SAN FRANCISCO (KCBS RADIO) – The snowpack in the Sierra this year is nothing short of legendary, making hiking the Pacific Crest Trail this summer quite an undertaking.
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The Pacific Crest Trail runs along the spine of California, from Mexico to Canada through California, Oregon and Washington.
KCBS Radio Reporter Kris Ankarlo is keeping up with a group of five hikers over the next few months as they attempt to make the 2,650 mile journey.
Among the hikers is Sue Damgaard, whose trail name is "The Darkness." She's a nurse in Bishop, California and is three weeks into her journey after starting on May 1. This will be the second time Damgaard has hiked the PCT.
Laila Cohen started her hike April 11. She had a big scare on a ridge top in Southern California when she slipped and had to use her ice ax to stop from sliding off.
"Up until then I was like yeah, I'm going to go straight through, I'm going to see what the Sierra looks like when I get there and assess and probably give it a good college try, and now I'm a bit more cautious," she said.
Maggie Schoemann, a Truckee resident, started her Northbound trip on May 1. "Have I ever thought about canceling my hike because of the snowpack?" Maggie considered. "No."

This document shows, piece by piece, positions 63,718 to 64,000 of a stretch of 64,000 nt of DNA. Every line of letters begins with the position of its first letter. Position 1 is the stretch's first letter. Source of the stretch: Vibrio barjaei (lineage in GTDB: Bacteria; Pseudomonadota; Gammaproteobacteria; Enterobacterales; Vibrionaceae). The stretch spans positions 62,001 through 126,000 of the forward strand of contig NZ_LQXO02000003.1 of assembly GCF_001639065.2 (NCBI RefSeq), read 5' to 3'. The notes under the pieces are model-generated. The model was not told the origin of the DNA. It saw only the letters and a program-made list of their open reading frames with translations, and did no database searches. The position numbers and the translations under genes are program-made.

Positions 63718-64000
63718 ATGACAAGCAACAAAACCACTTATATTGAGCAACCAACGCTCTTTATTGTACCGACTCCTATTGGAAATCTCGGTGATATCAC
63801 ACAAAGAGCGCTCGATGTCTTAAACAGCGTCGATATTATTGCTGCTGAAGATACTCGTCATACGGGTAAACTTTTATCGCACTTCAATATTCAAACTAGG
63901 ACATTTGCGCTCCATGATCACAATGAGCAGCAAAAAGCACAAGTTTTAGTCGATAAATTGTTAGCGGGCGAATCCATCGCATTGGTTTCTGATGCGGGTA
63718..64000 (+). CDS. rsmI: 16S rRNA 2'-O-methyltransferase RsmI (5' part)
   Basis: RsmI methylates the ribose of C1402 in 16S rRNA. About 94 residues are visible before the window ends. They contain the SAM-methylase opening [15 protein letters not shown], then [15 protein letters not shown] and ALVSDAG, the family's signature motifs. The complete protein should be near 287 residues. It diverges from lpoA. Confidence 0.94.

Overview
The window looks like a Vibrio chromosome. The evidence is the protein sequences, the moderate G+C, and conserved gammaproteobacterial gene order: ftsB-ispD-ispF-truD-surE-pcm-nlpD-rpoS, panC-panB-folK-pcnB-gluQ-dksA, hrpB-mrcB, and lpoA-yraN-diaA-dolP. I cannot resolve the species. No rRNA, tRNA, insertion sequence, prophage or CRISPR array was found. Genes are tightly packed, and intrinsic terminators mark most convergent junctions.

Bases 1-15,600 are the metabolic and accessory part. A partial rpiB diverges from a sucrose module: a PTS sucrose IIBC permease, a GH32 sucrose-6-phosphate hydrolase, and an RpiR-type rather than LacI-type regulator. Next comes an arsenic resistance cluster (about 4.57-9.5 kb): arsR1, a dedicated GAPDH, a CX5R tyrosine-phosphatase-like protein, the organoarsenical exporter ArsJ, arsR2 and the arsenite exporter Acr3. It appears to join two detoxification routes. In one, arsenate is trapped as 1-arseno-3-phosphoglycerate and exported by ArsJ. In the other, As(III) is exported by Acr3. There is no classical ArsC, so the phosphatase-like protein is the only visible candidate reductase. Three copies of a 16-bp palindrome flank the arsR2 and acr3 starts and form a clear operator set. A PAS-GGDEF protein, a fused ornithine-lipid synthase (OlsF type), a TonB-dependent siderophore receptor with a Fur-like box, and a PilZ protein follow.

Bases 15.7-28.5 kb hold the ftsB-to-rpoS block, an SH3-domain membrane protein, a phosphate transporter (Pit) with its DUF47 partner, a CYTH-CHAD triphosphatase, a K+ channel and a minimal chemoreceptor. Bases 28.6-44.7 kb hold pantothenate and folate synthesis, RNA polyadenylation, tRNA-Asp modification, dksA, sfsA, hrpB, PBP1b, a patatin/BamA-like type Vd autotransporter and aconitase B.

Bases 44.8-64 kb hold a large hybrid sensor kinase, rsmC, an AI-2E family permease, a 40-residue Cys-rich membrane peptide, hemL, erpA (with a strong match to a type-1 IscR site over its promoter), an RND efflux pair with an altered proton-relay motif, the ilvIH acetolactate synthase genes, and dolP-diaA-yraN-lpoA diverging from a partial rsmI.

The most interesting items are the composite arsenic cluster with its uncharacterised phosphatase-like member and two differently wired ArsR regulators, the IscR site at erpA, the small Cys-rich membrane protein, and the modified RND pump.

Jonathan Riordan, an EMT and whitewater raft guide, lives in Western Massachusetts. He began his journey along the Pacific Crest Trail on May 8. Riordan has already hiked the Appalachian Trail, the Arizona Trail and is hiking the PCT to raise money for the Leukemia & Lymphoma Society.
At mile 209.5, hiker Kyle Pierce had to leave the trail for an emergency dental visit, but is now ready to hop back on. He began on April 8.
"My permit is to go to Canada," he told KCBS Radio. "My goal is to do it in a continuous footpath." Pierce said he's one of the few people who want to approach the PCT in this way.
According to the UC Berkeley Central Sierra Snow Lab, snowfall has surpassed 62 feet this winter and spring, making it the second snowiest season since the CSSL was built in 1946.
Scott Wilkinson with the Pacific Crest Trail Association said the keyword for hikers this year is "flexibility."
"Definitely are seeing many hikers postpone their plans, look for places they can go which are, frankly, very far and few between, where there's not so much snow or at least not any snow," Wilkinson told KCBS Radio.
Drowning is a big deal on the trail, as is falling. The snowpack has already caused failure of at least two critical bridges which cross rushing creeks in remote mountains. This means people will have to reroute.
"Once this thaw happens, if you cross a river during a thaw it can just break through and then you die," Pierce warned. "If I'm not past Yosemite by the thaw, I'm going to have to really change up the hike because at that point, if I continue, I'm just being very risky with my life."
The Pacific Crest Trail Association encouraged hikers to be prepared, understand the risks and be willing to do whatever you need to do to minimize those risks, if not avoid them altogether.